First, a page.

St Eusebius of St Gall

January 31 is the Commemoration of St Eusebius of St Gall

“St Eusebius is also referred to as St Euchadius or Euchodius, all probably from the Gaelic ‘Eochaidh’. He flourished in the 9th century and it is thought that he was born in the early part of that century. Our Saint is written of by a number of hagiographers, two of whom, the authorative chroniclers of St Gall, Radpert and Ekkehard, state that our Saint was an Irishman. Radpert refers to him as ‘Scotigena’, meaning, ‘Irish born’, as ‘Scotus’ meant ‘Irish’ and not Scottish in those times, while Ekkehard says he was a countryman of St Gall. He was one of a great swarm of holy Irish monks and religious who emigrated to the Continent, mainly to France, Germany and Switzerland in the early Middle Ages. About 841, according to some accounts, he first went to France and then on to Switzerland, where he joined the monastery of St Gall as a monk. After some years there, he left about 854 to lead the life of a recluse near St Gall at Mount St Victor where he had himself shut up in a closed anchoritic house.
mt-st-victoire
St Eusebius then devoted his life to exercises of piety and extraordinary mortifications. He was granted heavenly visions and gifts of prophecy and some say he wrought miracles. He foretold the life of St Iso(n) before his birth. He became an edification to all in the region. Many came to consult him for spiritual advice. King Charles the Bald admired him greatly and visited him at intervals. The King built a monastery, particularly for Irish pilgrims, in honour of our Saint at Mount St Victor and donated it with some lands to our Saint, who asked that the whole foundation be made a dependency of the monastery of St Gall, which King Charles did, granting a royal Charter.
St Eusebius remained in his seclusion for 30 years and died on the 30th of January, 884. Some say he was martyred by local people after he had admonished them for evil conduct. Some very authorative writers, such as Radpert, make no mention of a martyrdom and state that he simply died. This is more likely to be the authentic version.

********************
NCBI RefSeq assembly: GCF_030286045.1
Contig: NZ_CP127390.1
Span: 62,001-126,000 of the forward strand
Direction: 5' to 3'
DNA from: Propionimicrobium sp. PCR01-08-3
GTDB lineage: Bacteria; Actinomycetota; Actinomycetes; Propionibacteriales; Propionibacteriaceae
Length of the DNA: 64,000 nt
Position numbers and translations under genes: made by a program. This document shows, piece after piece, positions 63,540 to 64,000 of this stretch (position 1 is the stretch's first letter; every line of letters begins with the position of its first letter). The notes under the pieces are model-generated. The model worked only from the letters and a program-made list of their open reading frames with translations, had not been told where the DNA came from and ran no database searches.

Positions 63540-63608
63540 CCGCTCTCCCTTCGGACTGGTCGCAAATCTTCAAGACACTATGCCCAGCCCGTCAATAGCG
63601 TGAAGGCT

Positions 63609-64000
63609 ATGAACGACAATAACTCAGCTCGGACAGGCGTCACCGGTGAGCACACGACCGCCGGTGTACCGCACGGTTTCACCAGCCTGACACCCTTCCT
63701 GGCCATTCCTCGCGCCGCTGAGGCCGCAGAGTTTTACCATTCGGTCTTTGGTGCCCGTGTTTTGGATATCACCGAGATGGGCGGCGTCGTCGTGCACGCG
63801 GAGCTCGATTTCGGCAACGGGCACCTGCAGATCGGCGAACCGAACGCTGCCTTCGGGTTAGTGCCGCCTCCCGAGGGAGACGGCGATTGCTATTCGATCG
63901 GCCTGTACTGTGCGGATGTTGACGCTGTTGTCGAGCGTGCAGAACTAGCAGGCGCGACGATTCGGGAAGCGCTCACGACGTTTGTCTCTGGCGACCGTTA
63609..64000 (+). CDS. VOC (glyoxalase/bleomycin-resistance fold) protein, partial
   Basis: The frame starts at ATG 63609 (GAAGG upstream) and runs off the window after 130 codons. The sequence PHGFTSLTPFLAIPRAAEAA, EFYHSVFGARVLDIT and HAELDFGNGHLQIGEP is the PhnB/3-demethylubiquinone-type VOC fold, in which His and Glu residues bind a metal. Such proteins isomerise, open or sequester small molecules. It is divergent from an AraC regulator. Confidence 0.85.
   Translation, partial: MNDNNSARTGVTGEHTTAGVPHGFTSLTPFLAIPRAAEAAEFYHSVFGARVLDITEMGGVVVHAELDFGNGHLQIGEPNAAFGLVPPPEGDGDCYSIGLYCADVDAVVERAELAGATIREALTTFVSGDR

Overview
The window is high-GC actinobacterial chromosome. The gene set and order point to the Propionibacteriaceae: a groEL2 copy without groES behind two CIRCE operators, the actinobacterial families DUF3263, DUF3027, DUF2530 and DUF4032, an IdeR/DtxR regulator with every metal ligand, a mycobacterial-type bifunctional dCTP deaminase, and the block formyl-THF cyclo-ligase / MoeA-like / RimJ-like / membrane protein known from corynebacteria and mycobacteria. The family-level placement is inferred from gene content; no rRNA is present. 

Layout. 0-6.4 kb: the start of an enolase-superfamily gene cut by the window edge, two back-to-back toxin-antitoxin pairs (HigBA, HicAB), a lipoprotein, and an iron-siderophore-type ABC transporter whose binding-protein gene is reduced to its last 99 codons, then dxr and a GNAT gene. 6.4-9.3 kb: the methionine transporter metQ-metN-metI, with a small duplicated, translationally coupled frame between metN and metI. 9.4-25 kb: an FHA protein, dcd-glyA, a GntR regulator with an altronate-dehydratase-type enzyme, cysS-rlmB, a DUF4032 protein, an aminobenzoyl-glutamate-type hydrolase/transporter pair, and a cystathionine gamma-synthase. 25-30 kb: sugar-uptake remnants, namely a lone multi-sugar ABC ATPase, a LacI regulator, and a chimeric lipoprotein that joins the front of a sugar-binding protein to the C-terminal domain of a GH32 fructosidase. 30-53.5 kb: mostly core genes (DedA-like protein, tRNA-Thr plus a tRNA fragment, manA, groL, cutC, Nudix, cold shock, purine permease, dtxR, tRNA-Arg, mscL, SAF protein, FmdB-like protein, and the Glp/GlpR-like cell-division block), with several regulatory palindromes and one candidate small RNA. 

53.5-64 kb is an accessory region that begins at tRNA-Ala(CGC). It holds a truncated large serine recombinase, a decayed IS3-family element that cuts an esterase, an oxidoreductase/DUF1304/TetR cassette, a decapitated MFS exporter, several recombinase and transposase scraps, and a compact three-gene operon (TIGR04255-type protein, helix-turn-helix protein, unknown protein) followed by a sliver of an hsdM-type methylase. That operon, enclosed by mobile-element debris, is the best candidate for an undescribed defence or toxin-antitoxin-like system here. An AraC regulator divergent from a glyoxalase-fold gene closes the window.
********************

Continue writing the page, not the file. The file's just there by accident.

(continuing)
As happened with many holy Irishmen, who lived mostly abroad and died there, many Irish Calendrists omit mention of our Saint. However, it is fortunate that the people among whom he lived for many years, as well as the country in which he died, should retain a grateful sense of his faithful services to religion, and of his holy personal sanctity, as to keep in honoured remembrance, his name and virtues. His feastday was celebrated at St Gall down through the ages.”
http://www.lovethefaith.com/st-eusebius/

“Died 884; Montague shows his feast on January 30. The Irishman Eusebius, called Scotigena by Ratpert of Saint Gall, was a pilgrim who took the Benedictine habit in the Swiss abbey of Saint Gall.
St Gall Abbey
Ekkehard, another chronicler of the abbey, reports that Eusebius was from Ireland. Soon after his arrival in Switzerland, Eusebius opted for the life of solitude as a hermit on Mount Saint Victor in the Vorarlberg, where he spent 30 years. He was highly venerated in his lifetime by King Charles, son and successor to King Louis. In 883, the emperor founded an Irish monastery, Raetia, for him on the mountain. Two years later Charles deeded by royal charter the revenues of one of his villas near Rottris in the Voralberg to the monastery for a hospice for Irish pilgrims. Here 12 pilgrims could be accommodated on their way to Rome.
When he was denouncing the sins of some godless peasants, one of them struck and killed him with a scythe; hence, he is venerated as a martyr.”
http://celticsaints.org/2009/0131e.html

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